Here's something I often wonder about: if males are called "men" or "guys" (or "blokes" or "chaps" in England) then what can women be called?

Sometimes I use the word "chick" but that implies someone who's not the smartest on the planet. "Guy" doesn't imply anything negative or dumb or offensive, but "chick" seems to be frivolous. I don't want to say "woman" because it sounds so grown-up and serious, and "lady" reminds me of someone who's put on a lot of lipstick and is uptight. It's also outdated, though sometimes I hear people using that word. "Woman" is more standard, as "man" is. I wouldn't say, "I need to talk to that man over there." Yuck--it's so formal and stiff. But I often, or always, say, "I need to talk to that guy over there." There's nothing wrong about the sound or implication of that word.

So what should we say about women? Sometimes I say "girl" but that's really a word for someone much younger. "Chick" seems like it's meant to be a compromise between the young and old, but it's shallow.

So what's a good word?


Arrogant Polyglot said...

Good question, MJ. Without tremendous reflection, I would say that I use 'chick' as my default for any girl of or about my age. I would probably never call a 9 year old 'chick', nor a 90 year old for that matter. So 'chick', for me, would be any girl/woman between the ages of, say, 15 to 40. After that, I'd most likely use 'cougar' (!)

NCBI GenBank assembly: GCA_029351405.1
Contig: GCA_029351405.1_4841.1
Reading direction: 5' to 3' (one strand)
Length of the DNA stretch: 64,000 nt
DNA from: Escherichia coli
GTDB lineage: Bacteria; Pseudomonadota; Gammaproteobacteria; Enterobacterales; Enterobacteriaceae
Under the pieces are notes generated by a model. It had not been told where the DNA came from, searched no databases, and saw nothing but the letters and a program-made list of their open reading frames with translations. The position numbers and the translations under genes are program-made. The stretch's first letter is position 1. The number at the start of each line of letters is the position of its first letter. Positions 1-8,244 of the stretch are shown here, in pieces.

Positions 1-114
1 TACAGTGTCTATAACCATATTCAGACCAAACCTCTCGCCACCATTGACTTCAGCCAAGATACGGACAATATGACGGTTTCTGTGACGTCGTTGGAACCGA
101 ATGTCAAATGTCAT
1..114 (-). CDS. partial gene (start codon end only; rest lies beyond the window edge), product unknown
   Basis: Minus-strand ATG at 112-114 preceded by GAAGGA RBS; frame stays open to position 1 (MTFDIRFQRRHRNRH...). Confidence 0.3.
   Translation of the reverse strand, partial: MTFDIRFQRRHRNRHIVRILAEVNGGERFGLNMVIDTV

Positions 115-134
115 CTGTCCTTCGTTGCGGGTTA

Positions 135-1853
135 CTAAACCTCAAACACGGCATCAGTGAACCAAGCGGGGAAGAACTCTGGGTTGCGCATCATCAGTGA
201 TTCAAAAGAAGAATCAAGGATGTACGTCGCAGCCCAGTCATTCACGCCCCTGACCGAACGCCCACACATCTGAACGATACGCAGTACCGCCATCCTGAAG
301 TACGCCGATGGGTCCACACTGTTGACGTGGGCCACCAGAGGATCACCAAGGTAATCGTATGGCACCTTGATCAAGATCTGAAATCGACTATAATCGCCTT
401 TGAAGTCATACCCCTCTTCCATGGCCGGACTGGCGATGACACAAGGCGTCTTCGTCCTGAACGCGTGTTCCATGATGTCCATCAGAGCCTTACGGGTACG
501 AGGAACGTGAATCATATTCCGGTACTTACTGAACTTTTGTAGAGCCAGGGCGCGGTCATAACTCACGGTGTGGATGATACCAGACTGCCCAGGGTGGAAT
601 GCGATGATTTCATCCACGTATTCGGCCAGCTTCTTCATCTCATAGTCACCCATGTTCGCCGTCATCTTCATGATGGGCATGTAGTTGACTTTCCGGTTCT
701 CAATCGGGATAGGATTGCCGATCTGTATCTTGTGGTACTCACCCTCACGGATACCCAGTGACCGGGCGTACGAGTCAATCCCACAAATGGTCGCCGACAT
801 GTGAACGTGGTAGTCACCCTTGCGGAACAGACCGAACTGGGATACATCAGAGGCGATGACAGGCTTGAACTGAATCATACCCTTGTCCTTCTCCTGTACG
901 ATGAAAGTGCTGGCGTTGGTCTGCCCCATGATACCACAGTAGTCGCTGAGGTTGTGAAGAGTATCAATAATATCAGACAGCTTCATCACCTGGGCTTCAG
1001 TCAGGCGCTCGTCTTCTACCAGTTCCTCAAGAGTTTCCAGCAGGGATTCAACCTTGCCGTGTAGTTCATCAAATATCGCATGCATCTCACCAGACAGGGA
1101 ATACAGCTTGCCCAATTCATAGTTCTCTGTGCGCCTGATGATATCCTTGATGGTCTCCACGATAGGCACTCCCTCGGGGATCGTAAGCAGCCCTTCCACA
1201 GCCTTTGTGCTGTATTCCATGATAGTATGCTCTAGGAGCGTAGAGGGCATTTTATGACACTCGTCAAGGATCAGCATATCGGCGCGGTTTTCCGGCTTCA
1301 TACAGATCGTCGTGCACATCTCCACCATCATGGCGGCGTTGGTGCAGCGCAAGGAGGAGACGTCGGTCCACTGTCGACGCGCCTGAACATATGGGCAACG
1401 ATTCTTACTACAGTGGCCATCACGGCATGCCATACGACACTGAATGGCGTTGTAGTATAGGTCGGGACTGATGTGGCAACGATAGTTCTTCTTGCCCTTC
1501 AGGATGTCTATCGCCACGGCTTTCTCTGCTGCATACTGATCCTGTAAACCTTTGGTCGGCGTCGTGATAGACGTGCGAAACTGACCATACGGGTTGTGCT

I don't think 'chick' is pejorative. It doesn't strike me as offensive at all.

And I suppose it's better than the French equivalent: une nana.

mj said...

It's not offensive but it's lightweight, while "guy" has a firmer feel about it. I use "chick" sometimes, but it seems cartooney and doesn't have gravitas.

Maybe I should make a public appeal for a guy-type word for a chick.

Abel said...

OK, maybe it's just a tad old-fashioned, but how about "gal"?
I think it's just about the equivalent of "guy", it carries no negative connotations that I'm aware of, and it seems to suggest more substance than "chick". If it's "out" maybe we should bring it back; it would be easier than establishing a new word.

mj said...

Good point--I hadn't thought of "gal." It's so 40's, but who cares. Maybe some "famous" cultural commentator or language guy/gal will try to bring about its re-emergence.